Love’s Curse by Janis McCurry

Luke Bennett’s all-consuming goal is revenge on the man he believes took everything from his family. Even meeting the man’s lovely, spirited daughter will not sway him from his path … until he’s visited by a pair of determined spirits. Cori Tremaine can’t run her family Kentucky horse farm while pursuing her career as a globetrotting photojournalist. The first person she meets when she returns home to sell it is a brooding, magnetic man whose touch ignites a vision of ghostly lovers … and a longing for more. Will Luke allow his family’s ancient curse to lead him to a life without Cori or can he break the curse and save their love? Originally published as Lilianna’s Curse

Love’s Curse

Give us the one to two sentence tagline for your book.

Long ago, a G***y maid and an English lord fell in love, only to be tragically cursed. Now their spirits must show an embittered American descendant that the love of his lady is worth far more than vengeance.

What is your favorite scene/moment in your book?

When the ghosts finally can touch each other.

How do you use magic in your book?

Ghosts materialize in the present and they can inhabit the H/H to keep them from making mistakes.

Would your hero enjoy pumpkin spice lattes, candy corn, or apple bobbing?

Absolutely not!

What costume would your heroine wear to a halloween party?

She’d be an equestrian and he’d be a pirate.

What scene did you adore writing in this book?

When the hero finally believes in his ghostly ancestors and saves the heroine.

Is this book a spooky/scary PNR, or a cozy/snuggling with a monster PNR?

I call it PNR light because this is about family …with helpful ghosts.

What is your favorite monster to write?

If I did write another PNR, I’d go with vampires.

If you had to pick, would you rather have fangs, claws, or wings?


Halloween’s coming. Do you do anything special to celebrate?

Just enjoy seeing the kiddies in their costumes.

Love’s Curse

England 1644

The waxing moon cast its calming light over the paddock adjoining the Wentworth barn. Lilianna crept from her hiding place behind the thief’s wagon and dashed across the pathway toward the barn. If she were caught, she’d be beaten or worse. Her brother would be furious she’d attempted such idiocy, but she dared not turn back. She yanked open the barn door, freezing for a moment when the creaking sounded to her like thunder in the silent night. She looked around. No one came for her with guns ready to kill. She stole inside, pausing until her eyes adjusted to the darkness.

Restless horses shifted, moving and snorting within their stalls, the air rich with the sweet smell of hay. She surveyed the rows of stalls facing each other within the large one-room structure. Humming a comforting tune to calm her nerves, she began walking down the center aisle. Through the open windows, the moonlight danced across the minor puffs of dust her footsteps raised from the packed earth floors. She took her time, stopping at each stall to soothe the more excitable horses with a pat and a word or two.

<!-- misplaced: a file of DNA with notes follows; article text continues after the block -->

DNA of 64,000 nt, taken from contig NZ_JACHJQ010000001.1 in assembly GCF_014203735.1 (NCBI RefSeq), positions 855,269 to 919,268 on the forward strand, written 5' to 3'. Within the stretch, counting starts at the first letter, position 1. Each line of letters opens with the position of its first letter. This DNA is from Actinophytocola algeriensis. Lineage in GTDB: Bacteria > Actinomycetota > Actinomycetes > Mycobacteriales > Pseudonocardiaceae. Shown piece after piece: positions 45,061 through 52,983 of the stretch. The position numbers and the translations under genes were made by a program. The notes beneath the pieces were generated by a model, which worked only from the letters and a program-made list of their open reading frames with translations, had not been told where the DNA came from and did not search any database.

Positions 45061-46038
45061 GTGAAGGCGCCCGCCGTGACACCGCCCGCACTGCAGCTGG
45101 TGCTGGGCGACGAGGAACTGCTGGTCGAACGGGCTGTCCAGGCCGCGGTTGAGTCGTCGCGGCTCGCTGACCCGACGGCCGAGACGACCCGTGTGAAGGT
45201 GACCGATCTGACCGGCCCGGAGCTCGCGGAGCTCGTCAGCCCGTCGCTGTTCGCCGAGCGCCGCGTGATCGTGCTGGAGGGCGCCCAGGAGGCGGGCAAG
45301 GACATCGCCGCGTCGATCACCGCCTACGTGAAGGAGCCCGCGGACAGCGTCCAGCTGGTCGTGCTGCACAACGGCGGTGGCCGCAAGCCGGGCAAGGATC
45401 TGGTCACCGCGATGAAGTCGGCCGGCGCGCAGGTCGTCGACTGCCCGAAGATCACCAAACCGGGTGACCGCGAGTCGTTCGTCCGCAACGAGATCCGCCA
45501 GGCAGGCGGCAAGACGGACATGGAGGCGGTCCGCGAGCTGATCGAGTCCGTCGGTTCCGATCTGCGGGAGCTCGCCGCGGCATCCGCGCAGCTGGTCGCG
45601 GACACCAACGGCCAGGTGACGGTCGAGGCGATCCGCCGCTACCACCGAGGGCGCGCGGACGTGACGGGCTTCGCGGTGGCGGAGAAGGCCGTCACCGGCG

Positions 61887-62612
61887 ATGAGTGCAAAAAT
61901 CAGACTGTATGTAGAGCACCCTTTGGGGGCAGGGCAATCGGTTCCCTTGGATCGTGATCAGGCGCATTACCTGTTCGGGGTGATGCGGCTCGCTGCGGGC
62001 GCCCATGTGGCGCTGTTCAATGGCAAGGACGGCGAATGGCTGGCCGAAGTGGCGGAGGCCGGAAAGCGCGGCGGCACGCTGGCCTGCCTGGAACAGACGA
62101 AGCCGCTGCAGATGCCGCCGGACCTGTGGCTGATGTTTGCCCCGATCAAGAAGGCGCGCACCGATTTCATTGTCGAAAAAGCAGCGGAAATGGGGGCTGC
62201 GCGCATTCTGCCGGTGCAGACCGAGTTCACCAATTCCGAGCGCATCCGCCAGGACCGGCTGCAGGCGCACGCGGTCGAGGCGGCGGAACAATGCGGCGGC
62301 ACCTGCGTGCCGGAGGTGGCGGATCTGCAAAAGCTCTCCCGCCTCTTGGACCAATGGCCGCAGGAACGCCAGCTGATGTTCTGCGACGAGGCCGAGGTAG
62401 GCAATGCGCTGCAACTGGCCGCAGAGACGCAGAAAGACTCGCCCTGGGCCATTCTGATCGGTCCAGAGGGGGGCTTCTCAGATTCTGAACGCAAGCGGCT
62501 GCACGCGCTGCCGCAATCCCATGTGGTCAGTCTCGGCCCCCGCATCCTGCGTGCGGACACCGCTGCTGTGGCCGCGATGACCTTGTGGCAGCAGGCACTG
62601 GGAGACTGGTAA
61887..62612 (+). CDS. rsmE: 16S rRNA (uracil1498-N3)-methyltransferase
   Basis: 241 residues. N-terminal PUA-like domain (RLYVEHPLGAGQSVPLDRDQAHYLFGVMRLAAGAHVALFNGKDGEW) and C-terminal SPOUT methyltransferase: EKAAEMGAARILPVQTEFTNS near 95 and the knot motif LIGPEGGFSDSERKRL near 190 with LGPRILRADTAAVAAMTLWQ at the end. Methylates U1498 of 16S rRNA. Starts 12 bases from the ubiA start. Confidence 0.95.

The barn was clean and well kept. At least this thief cared for the horses he stole. At the end stall, she found what she’d been seeking. She chirruped “Shavo” and heard an answering whinny. The big bay swung his head over the half-door, his ears pricked forward. Her brother would be so happy when she brought his horse back. Smiling, Lilianna withdrew an apple from the pocket of her skirt and offered it. With a snort, he took the fruit in his teeth, his velvety lips tickling her skin.

She chuckled. “Greedy, aren’t you, sweet boy.” She opened the door and slipped inside the stall. Moonlight filtering through the open-air windows lit up his coat like a dark red flame. He tossed his head, the black mane swirling in the small enclosure.

“Showing off, Shavo? Yes, you are a beauty.” She quickly ran her hands over his barrel and withers. His groomed coat and legs showed no sign of ill use. The man, Wentworth, was lucky. She’d not be responsible for her brother’s actions should his horse be harmed. She slipped the rope she’d brought around the horse’s neck and fashioned a loop over his nose.

“I’ll check on the horses. They sound restless tonight.” At the man’s deep voice, Lilianna’s heart raced in a staccato beat.

A figure loomed in the entrance to the barn. Moonlight framed the man, casting frightening shadows across the hay-strewn dirt floor.

Akòosh! Fear flooded through her. Surely she would be found out. Lilianna drew back into the shadow of the stall and hid behind the bay. Hopefully, the Gadjo wouldn’t conceive the possibility that a Roma would dare to set foot on his property. Her pulse raced and her heart pounded, drowning out her shaky breaths.

Janis McCurry

I was born and raised in Boise, Idaho, nestled in the beautiful Treasure Valley. I’ve never wanted to live anywhere else. We have four distinct seasons, mountains, lakes and deserts.

My sisters and I were close growing up and we all still live in Boise. We keep in constant contact and that family-style love comes out in all my books. I treasure my son and daughter-in-law and couldn’t be prouder of them.

I write contemporary romance because I believe in happy endings, whether with a first-time love or a second chance love. An inveterate reader and moviegoer, I like romantic comedies, drama, and adventure themes.

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